Recently, I tweeted the following:
When communicating something found during
#testing, refer to it as a problem not a bug. You would be surprised how more engaged others get.
The reason I wanted to blog on this topic, is that I feel strongly in the value we provide as testers, one of which, is the ability to investigate and raise potential problems with your team(s). I like to use the word ‘problem’ and not ‘bug’. I will expand on why…
REASON 1: Bug – assumes we are quality gatekeepers.
Testers should not be the team member that unilaterally decides what it is and what is not a bug. We should be relaying observations or potential problems and allowing the team to investigate and make determinations on whether they should classify something as a bug. Teams have multiple disciplines with various skill sets and points of view (development, business, UX, etc), utilize them to help make this classification.
REASON 2: Bug – may not indicate you are seeking assistance.
Identifying something as a bug is not necessarily a cry for help or a request for assistance from your team. A problem can signify an alert to the team to get involved (which also leads into #3).
REASON 3: Bug – may assume the necessary due diligence has already been done.
When you relay to your team that you have found a bug, it can be assumed that it is indeed a bug, that you have done your due diligence and it does not need further investigation. This may lead to erroneous bug reports, unnecessary churn, or just a complete waste of time. Getting the whole team involved helps prevent these from happening and more importantly, trying to prevent them from happening again.
REASON 4: Bug – denotes something that needs fixing.
Again, this classification assumes that it is a problem that needs fixing. But does it? How do you know for sure?
REASON 5: Bug – assumes the customer would have a problem with what you have found.
Calling something a bug can be assumed that a real-life user of your product would also find a problem with what you have found. But would they? How do you know? What you think may be a problem, for them it may not be. Find out this information if you can.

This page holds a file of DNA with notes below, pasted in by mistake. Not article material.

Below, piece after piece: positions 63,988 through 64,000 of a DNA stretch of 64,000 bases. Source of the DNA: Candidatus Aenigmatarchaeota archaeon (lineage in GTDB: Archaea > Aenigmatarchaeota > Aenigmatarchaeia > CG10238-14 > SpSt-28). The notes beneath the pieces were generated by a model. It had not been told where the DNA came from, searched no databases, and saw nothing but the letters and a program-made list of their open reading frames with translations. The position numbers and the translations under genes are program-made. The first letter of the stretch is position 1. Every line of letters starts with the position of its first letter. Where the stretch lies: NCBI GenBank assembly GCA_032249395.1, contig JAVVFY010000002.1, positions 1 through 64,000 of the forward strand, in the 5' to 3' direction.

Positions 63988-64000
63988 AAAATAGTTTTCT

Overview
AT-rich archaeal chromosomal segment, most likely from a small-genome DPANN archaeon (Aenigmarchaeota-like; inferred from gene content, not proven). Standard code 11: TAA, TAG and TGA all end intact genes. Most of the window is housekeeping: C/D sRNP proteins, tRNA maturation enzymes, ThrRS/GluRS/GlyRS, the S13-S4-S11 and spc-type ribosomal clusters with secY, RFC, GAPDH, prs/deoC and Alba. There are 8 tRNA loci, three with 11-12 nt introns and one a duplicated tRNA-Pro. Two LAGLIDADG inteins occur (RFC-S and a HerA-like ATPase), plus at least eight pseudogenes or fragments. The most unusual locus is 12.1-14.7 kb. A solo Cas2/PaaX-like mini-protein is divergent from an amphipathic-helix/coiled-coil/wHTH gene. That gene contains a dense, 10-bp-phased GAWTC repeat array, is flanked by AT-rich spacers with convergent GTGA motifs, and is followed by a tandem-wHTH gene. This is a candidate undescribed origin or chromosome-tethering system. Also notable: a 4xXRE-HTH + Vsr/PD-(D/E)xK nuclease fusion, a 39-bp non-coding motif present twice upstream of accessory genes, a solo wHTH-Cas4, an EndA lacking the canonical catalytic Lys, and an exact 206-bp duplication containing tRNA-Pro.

REASON 6: Bug – can be downer to developers.
Calling something a bug can be a downer for a team and especially a developer. An assumption can be made that something was missed or implemented incorrectly by the developer. However, the problem may have originated from bad design, ambiguous or missing requirements, out of date specs, poor UX, or improper/misguided testing. Raising something you find as a ‘problem’ instead, gets the whole team involved in the investigation, resolution and root cause. It does not finger point or improperly identify sources of the problem. Believe it or not, many people on your team love to investigate problems as much as you do!
REASON 7: Bug – can inspire a blase attitude.
An important aspect of what we do, is to find potential bugs for sure. But identifying something as a bug, can lead to blase attitudes among team members. “Ok, you found another bug, send it back to the developer who worked on it”. This is where you want your team members to become more engaged. I have found when I identify something as a problem, the whole team wants to know what it is and get involved. Conversely, when I have said I found a bug, team members not associated to that issue, do not have the same level of engagement and curiosity. Keep them curious and engaged!
This is not to say you should never raise bugs. Of course, there are some that may be obvious. But try getting in the habit of referring to everything you find as a problem, potential problem or observation and make note of the engagement levels of your team. Hopefully they go up. If they do not seem to go up, do not revert back to usurping your throne atop the quality gate.
Keep at it until it works.